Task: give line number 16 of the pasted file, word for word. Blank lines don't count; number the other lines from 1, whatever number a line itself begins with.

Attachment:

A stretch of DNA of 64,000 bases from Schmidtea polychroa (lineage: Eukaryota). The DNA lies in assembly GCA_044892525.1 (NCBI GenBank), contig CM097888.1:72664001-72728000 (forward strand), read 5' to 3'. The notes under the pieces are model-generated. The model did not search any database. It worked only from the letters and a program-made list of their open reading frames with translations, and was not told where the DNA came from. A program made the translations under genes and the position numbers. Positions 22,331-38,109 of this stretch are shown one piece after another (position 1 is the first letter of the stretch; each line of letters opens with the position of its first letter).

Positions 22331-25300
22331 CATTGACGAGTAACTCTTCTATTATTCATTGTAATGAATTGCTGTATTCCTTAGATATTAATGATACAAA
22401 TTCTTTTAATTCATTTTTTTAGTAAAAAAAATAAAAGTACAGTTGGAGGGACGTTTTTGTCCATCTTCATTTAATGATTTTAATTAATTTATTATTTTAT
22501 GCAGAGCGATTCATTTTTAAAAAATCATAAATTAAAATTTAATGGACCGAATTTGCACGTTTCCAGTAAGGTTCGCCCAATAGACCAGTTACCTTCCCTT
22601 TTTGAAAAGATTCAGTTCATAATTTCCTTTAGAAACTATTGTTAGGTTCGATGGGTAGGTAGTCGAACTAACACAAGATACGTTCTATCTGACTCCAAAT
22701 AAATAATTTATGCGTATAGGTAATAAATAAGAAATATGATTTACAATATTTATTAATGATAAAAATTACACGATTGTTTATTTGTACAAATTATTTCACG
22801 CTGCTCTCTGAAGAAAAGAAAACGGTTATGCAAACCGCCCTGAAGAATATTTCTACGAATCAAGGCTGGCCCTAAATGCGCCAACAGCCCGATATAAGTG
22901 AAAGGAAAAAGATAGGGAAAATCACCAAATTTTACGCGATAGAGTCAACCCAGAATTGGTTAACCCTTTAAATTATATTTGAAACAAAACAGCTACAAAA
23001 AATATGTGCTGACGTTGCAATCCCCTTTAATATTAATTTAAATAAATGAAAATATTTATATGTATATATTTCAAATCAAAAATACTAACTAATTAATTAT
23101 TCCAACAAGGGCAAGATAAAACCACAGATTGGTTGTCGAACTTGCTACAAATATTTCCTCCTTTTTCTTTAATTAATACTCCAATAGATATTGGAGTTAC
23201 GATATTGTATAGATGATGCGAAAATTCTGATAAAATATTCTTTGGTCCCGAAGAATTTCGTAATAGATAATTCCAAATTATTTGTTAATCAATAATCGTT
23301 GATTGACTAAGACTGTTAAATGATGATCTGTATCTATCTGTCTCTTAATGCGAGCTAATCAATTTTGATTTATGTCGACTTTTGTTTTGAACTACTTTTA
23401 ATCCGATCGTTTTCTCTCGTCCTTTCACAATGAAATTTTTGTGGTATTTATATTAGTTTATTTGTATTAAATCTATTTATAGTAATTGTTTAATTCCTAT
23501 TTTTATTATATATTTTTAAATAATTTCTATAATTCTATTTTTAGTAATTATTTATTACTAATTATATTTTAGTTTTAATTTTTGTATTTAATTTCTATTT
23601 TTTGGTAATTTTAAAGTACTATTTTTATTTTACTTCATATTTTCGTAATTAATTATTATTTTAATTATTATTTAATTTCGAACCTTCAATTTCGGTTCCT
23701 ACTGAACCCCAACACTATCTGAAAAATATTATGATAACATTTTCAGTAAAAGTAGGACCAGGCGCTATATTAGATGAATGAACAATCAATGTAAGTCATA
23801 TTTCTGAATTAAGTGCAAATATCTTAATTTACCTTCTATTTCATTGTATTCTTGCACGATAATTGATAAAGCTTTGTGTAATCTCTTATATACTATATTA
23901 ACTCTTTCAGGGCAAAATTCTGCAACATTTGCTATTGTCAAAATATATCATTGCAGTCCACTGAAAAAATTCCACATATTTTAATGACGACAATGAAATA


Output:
23601 TTTGGTAATTTTAAAGTACTATTTTTATTTTACTTCATATTTTCGTAATTAATTATTATTTTAATTATTATTTAATTTCGAACCTTCAATTTCGGTTCCT